More to the Point, to the point healing
Veterinary acupuncture and chiropractic services.
Acupuncture and chiropractic services for animals you ask?
Q: What is acupuncture?
Acupuncture may be defined as the insertion of needles into specific points on the body to cause a desired healing effect. This technique has been used in veterinary practice in China for at least 3000 years to treat many ailments but is believed to have originated in India 7000 years ago. The Chinese also use acupuncture as preventive medicine against such problems as founder and colic in horses. Acupuncture is used all over the world, either by itself or in conjunction with Western medicine, to treat a wide variety of maladies in every species of domestic and exotic animals. Modern veterinary acupuncturists use solid needles, hypodermic needles, bleeding needles, electricity, heat, massage and low power lasers to stimulate acupuncture points. Each acupuncture point has specific actions when stimulated. Combinations of points are often stimulated to take advantage of synergistic reactions between them. Which acupuncture points are stimulated, the depth of needle insertion, the type of stimulation applied to the needles, and the duration of each treatment session depends on the patient's tolerance, the experience and training of the practitioner, and the condition being treated. Acupuncture is not a cure-all, but can work very well when it is indicated.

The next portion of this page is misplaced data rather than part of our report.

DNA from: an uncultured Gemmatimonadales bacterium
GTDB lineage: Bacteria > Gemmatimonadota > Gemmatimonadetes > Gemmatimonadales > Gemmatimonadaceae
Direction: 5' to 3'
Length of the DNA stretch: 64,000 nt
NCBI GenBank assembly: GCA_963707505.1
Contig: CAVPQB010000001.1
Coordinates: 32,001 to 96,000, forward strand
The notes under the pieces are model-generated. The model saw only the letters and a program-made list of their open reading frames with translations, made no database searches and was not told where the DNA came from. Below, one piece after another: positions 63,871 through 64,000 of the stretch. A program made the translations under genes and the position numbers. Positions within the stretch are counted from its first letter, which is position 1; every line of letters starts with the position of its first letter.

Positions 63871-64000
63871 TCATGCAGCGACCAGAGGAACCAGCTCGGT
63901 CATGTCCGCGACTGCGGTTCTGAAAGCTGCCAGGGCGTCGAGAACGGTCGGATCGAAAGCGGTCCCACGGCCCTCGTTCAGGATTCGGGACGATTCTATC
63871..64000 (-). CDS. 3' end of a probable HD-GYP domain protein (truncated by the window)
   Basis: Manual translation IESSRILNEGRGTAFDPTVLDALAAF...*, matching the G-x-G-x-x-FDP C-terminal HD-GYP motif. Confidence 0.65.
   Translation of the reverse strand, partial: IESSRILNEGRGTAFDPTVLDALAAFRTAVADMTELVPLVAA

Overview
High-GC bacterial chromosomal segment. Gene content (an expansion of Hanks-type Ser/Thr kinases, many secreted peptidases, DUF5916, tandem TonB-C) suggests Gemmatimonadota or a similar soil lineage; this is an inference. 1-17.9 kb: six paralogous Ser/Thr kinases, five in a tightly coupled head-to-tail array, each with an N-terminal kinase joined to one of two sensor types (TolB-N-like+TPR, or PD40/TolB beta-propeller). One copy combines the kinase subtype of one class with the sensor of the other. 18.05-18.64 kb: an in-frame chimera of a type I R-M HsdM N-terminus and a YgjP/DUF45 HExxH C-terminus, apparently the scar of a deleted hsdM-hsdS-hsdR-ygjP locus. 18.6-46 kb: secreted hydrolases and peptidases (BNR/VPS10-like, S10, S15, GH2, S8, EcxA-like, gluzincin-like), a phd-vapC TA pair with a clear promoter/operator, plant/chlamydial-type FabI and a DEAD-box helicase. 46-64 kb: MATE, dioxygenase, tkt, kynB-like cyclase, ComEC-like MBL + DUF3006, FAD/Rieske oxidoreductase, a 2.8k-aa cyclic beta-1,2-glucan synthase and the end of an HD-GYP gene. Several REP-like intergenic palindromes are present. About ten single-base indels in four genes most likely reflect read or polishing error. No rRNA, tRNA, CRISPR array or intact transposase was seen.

Q: For which conditions is acupuncture indicated?
Acupuncture is indicated mainly for functional problems such as those that involve paralysis, noninfectious inflammation (such as allergies), and pain. For small animals, the following are some of the general conditions which may be treated with acupuncture:
o Musculoskeletal problems, such as arthritis or vertebral disc pathology
o Nervous system problems
o Skin problems, such as lick granuloma
o Respiratory problems, such as feline asthma
o Gastrointestinal problems, such as diarrhea
o Selected reproductive problems
For large animals, acupuncture is again commonly used for functional problems. Some of the general conditions where it might be applied are the following:
o Musculoskeletal problems, such as sore backs or downer cow syndrome
o Nervous system problems, such as facial nerve paralysis
o Skin problems, such as allergic dermatitis
o Respiratory problems, such as heaves and "Bleeders"
o Gastrointestinal problems, such as nonsurgical colic
o Selected reproductive disorders
In addition, regular acupuncture treatment can treat minor sports injuries as they occur and help to keep muscles and tendons resistant to injury. World-class professional and amateur athletes often use acupuncture as a routine part of their training. If your animals are involved in any athletic endeavor, such as racing, jumping, or showing, acupuncture can help keep them in top physical condition.
Q: How does acupuncture work?